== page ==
“Early on I had a lot of sleepless nights and I really struggled to generate income from my agency but it was okay, I was only 17 and still living with my mother so I had a safety net that allowed me to be fearless in my pursuit of success.”

2. Where do you think most people go wrong when it comes to growing their social media?

“I recently shared a graph on my LinkedIn about when most people give up on social media. Often, people will target growth on a specific social media for two weeks or maybe a month and if they don’t find success in that time they will give up. What people don’t realise is that if they just stuck at it for a bit longer they would find the growth they are looking for.

This is the graph Hrabren shared on his LinkedIn depicting when most people give up on trying to grow their social media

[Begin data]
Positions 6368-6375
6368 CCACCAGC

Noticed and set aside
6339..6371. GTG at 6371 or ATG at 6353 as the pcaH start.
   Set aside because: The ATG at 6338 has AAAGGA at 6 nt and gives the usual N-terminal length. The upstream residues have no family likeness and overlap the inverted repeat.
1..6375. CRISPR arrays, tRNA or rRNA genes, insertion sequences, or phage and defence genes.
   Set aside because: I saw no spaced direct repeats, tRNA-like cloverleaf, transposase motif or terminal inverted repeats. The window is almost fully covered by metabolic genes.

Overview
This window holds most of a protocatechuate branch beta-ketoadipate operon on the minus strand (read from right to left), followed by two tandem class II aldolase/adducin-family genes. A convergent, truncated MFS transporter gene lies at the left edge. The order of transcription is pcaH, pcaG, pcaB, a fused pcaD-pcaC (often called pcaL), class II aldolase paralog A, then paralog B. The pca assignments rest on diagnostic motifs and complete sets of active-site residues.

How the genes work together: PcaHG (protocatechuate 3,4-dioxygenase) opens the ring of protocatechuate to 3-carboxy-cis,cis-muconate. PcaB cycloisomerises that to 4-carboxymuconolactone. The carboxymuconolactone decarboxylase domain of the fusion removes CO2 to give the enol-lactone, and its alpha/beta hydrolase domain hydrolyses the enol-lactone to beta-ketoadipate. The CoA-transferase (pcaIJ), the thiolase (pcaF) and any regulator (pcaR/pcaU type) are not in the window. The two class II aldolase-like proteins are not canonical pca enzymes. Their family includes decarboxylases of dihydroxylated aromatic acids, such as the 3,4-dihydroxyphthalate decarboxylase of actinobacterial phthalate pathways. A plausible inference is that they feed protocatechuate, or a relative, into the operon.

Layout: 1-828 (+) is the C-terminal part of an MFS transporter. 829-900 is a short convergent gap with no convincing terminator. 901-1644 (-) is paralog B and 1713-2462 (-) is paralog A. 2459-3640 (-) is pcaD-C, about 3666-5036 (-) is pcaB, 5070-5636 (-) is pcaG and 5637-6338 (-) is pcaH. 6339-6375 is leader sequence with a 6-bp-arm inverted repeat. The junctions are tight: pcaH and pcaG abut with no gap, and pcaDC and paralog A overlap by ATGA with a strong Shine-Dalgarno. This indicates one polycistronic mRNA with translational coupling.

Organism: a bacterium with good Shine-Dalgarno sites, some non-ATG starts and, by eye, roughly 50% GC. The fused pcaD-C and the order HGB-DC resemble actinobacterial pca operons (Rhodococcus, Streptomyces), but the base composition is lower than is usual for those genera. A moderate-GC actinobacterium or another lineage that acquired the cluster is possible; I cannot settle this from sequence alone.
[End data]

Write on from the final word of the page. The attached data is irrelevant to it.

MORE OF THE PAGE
“When I first decided I would really try and grow my Instagram I decided I would post everyday for a 100 days. The aim wasn’t to grow followers but to experiment with different post styles and content to see what works. In the end, it went even better than I could have imagined as in those 100 days I gained over 25,000 followers.

“I think persistence is key when it comes to social media. You have to be willing to keep trying and experimenting until you find what works.”

3. Do you think the phrase ‘quality not quantity’ applies when it comes to social media growth?

“Often you’ll hear people use the phrase quality over quantity however I think for some it’s just an excuse for not properly committing to growing their social media. It’s also important to note that quality can mean different things to different people. What you might regard as quality might not be the same as what your followers think.